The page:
Some local colleges received good news Tuesday from the agency that gives credentials for higher education in the region.
Middle Georgia and Macon State colleges are a step closer to merging after the Southern Association of Colleges and Schools Commission on Colleges gave the green light for consolidation. Officials also learned that Fort Valley State University will remain accredited after SACS voted to lift a warning it gave the university last year.
Its positive news for all three institutions. For the future Middle Georgia State College, SACS approval was the final step before the state Board of Regents can authorize the new college to begin operations. The Board of Regents is scheduled to make that decision Jan. 8.
Many individuals have worked countless hours to bring us to this point in our consolidation effort, University System Chancellor Hank Huckaby said in a news release.
Middle Georgia State College, which is scheduled to officially open in January, was one of four consolidation projects in the state that received approval during the SACS annual conference, which was held Monday and Tuesday in Dallas.
As they prepare to merge, Middle Georgia and Macon State colleges are seeking help to tackle a complicated aspect of consolidation -- combining two sets of employees that might have similar job titles but different salaries and workloads, according to a news release.
The two colleges have contracted with the University of Georgias Carl Vinson Institute of Government to conduct a workload and compensation study, which will identify salaries that need adjusting. Some salaries might increase or remain frozen for a period of time, but no salaries will decrease, the release stated.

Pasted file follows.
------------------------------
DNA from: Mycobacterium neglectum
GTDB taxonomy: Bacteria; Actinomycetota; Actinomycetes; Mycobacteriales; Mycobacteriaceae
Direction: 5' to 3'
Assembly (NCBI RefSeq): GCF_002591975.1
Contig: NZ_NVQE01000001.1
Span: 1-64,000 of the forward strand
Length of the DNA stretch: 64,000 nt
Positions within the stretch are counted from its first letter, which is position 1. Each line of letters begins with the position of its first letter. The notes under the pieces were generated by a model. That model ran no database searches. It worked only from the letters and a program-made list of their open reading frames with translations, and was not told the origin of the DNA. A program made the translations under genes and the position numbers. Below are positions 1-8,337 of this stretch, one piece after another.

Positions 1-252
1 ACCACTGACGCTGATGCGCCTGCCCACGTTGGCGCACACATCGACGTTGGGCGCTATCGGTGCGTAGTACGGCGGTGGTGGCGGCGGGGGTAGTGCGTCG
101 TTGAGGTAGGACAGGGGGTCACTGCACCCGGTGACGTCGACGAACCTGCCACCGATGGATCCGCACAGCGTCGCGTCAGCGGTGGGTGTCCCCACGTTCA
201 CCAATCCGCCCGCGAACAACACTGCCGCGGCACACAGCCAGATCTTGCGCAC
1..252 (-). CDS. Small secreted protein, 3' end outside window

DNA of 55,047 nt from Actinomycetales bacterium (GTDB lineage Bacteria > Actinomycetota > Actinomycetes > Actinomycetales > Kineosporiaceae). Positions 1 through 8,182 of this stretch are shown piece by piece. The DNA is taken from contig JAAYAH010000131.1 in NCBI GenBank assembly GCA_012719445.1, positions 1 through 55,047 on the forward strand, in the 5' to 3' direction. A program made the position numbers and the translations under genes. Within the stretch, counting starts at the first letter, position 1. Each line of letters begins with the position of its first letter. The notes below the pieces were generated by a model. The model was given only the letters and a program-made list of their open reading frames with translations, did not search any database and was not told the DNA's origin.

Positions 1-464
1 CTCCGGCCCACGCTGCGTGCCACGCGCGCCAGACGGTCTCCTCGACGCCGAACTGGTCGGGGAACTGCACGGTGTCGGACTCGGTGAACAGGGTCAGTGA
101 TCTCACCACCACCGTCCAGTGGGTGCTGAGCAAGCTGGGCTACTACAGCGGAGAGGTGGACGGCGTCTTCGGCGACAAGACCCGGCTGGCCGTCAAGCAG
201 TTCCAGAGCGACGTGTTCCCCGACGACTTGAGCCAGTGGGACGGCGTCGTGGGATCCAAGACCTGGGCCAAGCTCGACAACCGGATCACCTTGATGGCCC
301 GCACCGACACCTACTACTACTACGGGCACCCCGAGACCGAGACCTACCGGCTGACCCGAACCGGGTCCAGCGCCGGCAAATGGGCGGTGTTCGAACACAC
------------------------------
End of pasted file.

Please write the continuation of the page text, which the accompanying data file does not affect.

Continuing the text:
Fort Valley State accreditation affirmed
Meanwhile, Fort Valley State officials are looking to move forward after the universitys accreditation was affirmed by SACS.
This means that our accreditation now is without qualification of any kind, Fort Valley State President Larry Rivers said in a news release.
SACS placed Fort Valley State on warning status for a year on Dec. 5, 2011, claiming the university failed to comply with faculty competence, control of finances and federal student aid standards.
At that time, the university said those issues were related to finance office staffing and processes, as well as employee training for the offices of general accounting, financial aid and support services.
SACS made its decision to lift the warning as a response to actions Fort Valley State had taken to correct those concerns, according to a statement from the University System of Georgia.
When the warning was issued, the university already was in the process of reforming those problems, Rivers said.
We felt confident that, once these reforms had proved their worth, the warning status would be lifted, he said in the release. I thank SACS and its leadership for working with us to arrive at this very satisfactory end to the process.
Information from Telegraph archives was used in this report. To contact writer Jenna Mink, call 256-9751.